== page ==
Report: Written by Javier Ramirez.
After six years of FARC and Government negotiations, a lost referendum with a margin of votes against the peace agreement, and after many civil demonstrations in cities across Colombia fighting for a ceasefire, the peace agreement is finally becoming a reality and a post conflict-era is emerging.
The last few weeks of November were extremely busy for many Colombians as the Government worked cooperatively with organisations to explain the peace agreement to different regions across the country – before the public went to the polls. However, time was not on their side, and some could argue they failed to successfully deliver the agreement – not only to the victims of the armed conflict, but also to the opposition.
As a result of a limited time frame, the opposition took advantage of the lack of knowledge on the agreement, and established a strategy to campaign against the process that had started 6 years ago. Moreover, October 2nd was a remarkable day in history; when the peace agreement was rejected with a tight margin of votes and 62.59% of the electorate not participating.
Nonetheless, the week following the plebiscite, people went out to manifest their nonconformity – marching against the result and demanding a faster solution to keep the peace process on the right path. Pressure mounted on President Santos, and with great surprise he was awarded the Nobel Peace prize – providing the citizens of Colombia with a newfound hope.
Santos modified the majority of points within the peace agreement, and released a new agreement in an attempt to cooperate with the opposition. Congress endorsed the new agreement, and the Constitutional court, the last juridical establishment to bless the agreement, decided to speed up the process. Instead of eight congressional sessions, the congress had only 4 sessions to deliberate the agreement, and 6 months to fully implement it.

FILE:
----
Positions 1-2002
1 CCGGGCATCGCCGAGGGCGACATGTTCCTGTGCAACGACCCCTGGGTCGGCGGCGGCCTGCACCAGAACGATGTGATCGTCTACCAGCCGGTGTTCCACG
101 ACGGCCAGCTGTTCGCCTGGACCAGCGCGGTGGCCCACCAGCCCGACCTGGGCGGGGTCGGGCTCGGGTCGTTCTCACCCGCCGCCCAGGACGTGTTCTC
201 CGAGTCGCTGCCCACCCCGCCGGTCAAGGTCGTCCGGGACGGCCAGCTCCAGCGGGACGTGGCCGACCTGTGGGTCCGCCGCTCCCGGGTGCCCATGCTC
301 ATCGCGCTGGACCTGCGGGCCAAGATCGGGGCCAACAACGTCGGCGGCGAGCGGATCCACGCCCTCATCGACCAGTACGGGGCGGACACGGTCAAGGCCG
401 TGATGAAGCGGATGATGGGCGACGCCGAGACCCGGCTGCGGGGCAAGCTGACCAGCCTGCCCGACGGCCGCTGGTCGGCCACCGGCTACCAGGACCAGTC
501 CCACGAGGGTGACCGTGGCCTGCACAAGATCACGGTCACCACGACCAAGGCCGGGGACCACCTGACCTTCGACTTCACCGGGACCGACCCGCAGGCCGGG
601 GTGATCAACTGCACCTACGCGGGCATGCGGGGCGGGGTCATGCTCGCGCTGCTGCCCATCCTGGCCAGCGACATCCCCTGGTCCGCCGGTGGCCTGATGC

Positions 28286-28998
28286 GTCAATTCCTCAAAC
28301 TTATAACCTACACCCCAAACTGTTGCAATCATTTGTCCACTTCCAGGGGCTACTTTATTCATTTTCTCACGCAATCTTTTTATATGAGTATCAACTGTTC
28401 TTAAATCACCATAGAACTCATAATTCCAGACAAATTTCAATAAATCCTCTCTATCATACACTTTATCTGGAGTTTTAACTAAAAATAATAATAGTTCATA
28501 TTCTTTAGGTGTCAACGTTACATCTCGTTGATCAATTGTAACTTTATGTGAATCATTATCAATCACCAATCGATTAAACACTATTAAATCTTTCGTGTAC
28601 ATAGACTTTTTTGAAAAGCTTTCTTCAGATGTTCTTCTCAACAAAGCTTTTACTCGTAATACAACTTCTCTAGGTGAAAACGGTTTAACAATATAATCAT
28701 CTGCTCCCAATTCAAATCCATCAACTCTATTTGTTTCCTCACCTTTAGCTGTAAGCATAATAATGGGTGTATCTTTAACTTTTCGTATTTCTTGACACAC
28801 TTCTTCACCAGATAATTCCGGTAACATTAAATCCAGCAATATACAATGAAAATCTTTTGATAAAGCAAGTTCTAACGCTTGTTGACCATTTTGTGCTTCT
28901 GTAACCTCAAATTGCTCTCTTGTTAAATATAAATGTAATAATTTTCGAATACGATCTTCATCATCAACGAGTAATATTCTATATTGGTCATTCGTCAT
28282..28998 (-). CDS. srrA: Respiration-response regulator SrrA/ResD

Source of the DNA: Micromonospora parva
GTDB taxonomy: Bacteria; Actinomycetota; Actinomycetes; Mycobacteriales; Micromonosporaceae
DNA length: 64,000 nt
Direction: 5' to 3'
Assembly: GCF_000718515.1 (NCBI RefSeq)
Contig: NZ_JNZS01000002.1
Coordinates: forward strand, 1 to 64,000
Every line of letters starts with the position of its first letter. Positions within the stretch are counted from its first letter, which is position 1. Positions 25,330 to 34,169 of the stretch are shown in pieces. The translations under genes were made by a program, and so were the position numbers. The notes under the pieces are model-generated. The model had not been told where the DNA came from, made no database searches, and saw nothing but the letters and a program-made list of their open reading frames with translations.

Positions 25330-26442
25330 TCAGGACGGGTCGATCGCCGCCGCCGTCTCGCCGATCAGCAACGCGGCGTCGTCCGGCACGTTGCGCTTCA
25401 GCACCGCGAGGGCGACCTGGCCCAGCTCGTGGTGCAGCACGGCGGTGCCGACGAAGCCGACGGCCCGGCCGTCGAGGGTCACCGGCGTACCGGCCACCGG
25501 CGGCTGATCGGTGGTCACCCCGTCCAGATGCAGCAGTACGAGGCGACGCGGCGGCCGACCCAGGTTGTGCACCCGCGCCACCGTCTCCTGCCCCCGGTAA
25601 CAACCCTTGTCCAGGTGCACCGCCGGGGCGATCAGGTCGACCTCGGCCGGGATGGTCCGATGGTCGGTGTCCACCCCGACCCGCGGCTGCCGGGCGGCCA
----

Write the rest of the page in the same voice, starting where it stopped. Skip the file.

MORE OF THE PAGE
Amnesty for Marxist guerrillas is an important subject, which will need to be deliberated, in order to protect the disarmed rebels and allow the FARC to attend the meeting points accorded by the Government and UN in 27 zones within the country. Therefore the congress has to deliberate about the implementation of the special jurisdiction of justice and political participation to some FARC members. However, the Government and the rebels are concerned of the guerrilla dissent and para-militarism.
Thus, with many things to sort it out within the country, the conflict has reached an end, the Government and civil society need to be conscious that the transition of FARC members into politics and normal life will take years, therefore forgiveness and tolerance will be the tool to accept the new process in Colombia, an era of post conflict.
Javier is an international political scientist and Colombian diplomat, who previously studied at the University of Greenwich. He is currently a member of Surrounded the Dialogues (rodeemos el dialogo). He has facilitated and moderated the Colombia International Victims Forum. Javier has been a panellist in topics related with the culture of dialogue and the Colombian peace process. He has worked in many political campaigns in Colombia and was formerly a columnist for the Spanish political website “Plataforma“.